The Mac is said to be the machine of creative people; starting from graphic designers to musicians and sound engineers. There are lots of heavy applications available to cater for their needs.
But what about writers? What options do they have? Mac’s word processors are always identical to the low profile TextEdit or the heavy duty MS Word or Open Office. There’s also previously mentioned Lyx, but neither of these are built specifically for writers.
As a self-proclaimed writer myself, I constantly looking for the ultimate ‘creative writing’ tool. These four are the best free options that I’ve found so far. And with NaNoWriMo closing in, you definitely could need some help in the writing department.
Babbling With Bean
Along comes the Bean (not the British comedy movie) – a simple yet comfortable writing environment. Bean is a little bit more powerful than TextEdit while a lot more uncluttered than those ‘powerhouse’ word processors.
At the beginning, Bean was built to accommodate the creative writing hobby of the app creator. But it is not limited only to that. Just like TextEdit, Bean also could be used for general text editing purposes from quick jot of phone number and to do list to creating web page and writing programming code.
To taste the Bean, just. It’s free.
Everything that you need to write a standard document is here, and more. To make your writing life easier, open the Inspector window. Bean also supports a full screen writing environment and alternative background and font colors.
Beside the default RTF (Rich Text Format), you can save the file as RTFD, TXT, DOC, XML, and also Webarchive. There’s another option of exporting the document as HTML, PDF, RTF and DOC.
The Jer is in the Hut
There’s Jabba and there’s pizza, but this time the Hut belongs to Jer. If you’re into writing more than other common word processor users, maybe you should take a look at Jer’s Novel Writer. This ‘free for personal use’ application – with a little ‘donating reminder’ every now and then – will help any creative writer organize their disorganized ideas.
The app will give you a two-pane display – the main writing area and a small area on the left where you could put some tiny notes related to your writing. There’s also a collapsible right sidebar drawer with three tabs to make your writing life even easier: Outline, Database, and Notes.
The how-tos of Jer’s Novel Writer can be a little confusing for first time users, but there’s a quick tutorial to help you which will start the first time this application is opened. Be sure to check it out.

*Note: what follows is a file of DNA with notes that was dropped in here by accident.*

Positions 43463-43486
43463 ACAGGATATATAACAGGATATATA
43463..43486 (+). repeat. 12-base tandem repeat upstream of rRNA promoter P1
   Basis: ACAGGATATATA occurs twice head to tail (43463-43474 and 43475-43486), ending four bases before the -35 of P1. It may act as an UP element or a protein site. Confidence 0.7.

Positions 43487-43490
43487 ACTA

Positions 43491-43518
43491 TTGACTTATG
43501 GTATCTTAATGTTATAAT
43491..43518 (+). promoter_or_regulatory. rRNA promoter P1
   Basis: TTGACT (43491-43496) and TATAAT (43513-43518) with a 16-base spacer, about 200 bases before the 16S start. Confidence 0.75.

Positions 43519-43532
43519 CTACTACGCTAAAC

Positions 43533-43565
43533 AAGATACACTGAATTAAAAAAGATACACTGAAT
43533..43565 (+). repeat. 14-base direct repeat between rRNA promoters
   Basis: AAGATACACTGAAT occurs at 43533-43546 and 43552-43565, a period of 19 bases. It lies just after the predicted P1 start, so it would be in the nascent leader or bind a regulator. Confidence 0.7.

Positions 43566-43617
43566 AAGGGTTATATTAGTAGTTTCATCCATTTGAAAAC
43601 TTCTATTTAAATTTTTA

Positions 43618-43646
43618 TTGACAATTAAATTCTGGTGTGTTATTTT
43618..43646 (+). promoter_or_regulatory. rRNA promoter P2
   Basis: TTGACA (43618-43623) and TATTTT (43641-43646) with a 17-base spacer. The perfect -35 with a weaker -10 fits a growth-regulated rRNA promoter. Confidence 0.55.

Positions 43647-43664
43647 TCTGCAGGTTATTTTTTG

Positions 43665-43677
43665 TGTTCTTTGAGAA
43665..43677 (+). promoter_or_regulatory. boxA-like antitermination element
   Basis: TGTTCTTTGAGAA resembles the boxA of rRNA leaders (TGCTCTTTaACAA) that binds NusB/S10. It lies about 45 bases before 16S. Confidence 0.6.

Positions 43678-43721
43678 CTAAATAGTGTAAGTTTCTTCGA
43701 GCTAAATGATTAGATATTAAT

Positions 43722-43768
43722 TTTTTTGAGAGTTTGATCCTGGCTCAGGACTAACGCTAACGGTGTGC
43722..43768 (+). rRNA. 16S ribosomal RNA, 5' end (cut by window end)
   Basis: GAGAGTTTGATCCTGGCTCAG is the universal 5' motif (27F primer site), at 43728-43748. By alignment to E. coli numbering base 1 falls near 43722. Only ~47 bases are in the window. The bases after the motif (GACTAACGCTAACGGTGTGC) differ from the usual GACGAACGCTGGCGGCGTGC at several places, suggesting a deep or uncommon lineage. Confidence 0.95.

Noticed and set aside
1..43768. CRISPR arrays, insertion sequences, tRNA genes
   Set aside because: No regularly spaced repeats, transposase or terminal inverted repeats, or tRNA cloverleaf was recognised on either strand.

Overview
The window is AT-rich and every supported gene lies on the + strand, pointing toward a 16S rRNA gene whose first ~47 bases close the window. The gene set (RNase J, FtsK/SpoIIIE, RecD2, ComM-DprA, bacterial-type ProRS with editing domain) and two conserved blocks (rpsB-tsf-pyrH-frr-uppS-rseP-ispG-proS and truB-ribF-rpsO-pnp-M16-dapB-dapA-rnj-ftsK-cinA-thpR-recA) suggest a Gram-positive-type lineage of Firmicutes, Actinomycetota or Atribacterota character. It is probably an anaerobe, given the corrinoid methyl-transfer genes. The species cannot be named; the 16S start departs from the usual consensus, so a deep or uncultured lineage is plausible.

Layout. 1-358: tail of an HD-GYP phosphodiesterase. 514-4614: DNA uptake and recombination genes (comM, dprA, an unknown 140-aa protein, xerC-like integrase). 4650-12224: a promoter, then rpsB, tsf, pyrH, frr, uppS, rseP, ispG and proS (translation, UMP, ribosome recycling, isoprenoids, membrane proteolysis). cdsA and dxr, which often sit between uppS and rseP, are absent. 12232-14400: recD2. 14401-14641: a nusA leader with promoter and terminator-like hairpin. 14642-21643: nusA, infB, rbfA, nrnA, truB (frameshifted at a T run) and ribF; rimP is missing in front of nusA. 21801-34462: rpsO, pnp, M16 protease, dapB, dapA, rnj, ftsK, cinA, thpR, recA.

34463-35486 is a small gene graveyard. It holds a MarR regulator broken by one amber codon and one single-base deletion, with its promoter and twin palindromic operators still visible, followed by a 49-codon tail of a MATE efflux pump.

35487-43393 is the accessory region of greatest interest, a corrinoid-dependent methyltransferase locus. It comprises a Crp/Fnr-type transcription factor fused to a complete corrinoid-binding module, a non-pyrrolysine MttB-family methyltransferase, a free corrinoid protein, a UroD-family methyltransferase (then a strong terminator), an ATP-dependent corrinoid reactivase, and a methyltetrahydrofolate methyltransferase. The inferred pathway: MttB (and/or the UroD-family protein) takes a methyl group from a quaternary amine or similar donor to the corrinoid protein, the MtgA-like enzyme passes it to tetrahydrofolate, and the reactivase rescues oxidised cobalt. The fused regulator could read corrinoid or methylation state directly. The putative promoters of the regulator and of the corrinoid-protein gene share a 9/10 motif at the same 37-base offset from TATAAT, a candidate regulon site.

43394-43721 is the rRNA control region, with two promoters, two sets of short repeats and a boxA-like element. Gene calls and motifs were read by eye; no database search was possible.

CopyWrite your Copies
The third candidate is CopyWrite. This one is the first creative writing application I stumbled upon and – to me – the easiest to use. This one could be used and downloaded for free but with limitations: five documents per project maximum, and without an exporting capability.
The two-pane mail-style display will give any Mac users a familiar environment to work with. The upper pane will show you the documents of your project (this could be chapters, character data, description of the settings, plots, anything) and below is the content of your selected document.
Just like Jer’s Novel Writer, CopyWrite also has a collapsible right sidebar Notes drawer with two tabs: Document and Project. Any note you write in the “˜Document’ tab will only relate specifically to one document, hence it will only open while that particular document is selected; while any note you write in the “˜Project’ tab can be opened no matter what document is being selected.
Scribbling with Scrivener
Finally, writers with a big writing project – academic writing included – could freely try Scrivener for 30 days. Tiny-project writers (doing one page reports, really short stories, that kind of things), please step back slow and easy. I’m not saying that this app could not be used to write shorties, but looking at the features Scrivener has, it’s like killing an ant with a bazooka.
There’s too much to describe about Scrivener’s features in the writing space I have here, but for a quick introduction, you might as well watch the introduction video. One feature that I like the most is the Corkboard where you could put every bit of your writing and (re)arrange them as needed.
I’ve barely scratched the surface here. To find out the details about each app, please try them out yourself. If you want to have a longer list of writing tools available to find out which one suits you best – because every writer has their own unique working style – “Literature and Latte” has already made a list available here. Or search on Make Use Of in our Mac section, our writing section, or use our search engine.
Now, the only thing left to do is start writing those best sellers. Good luck!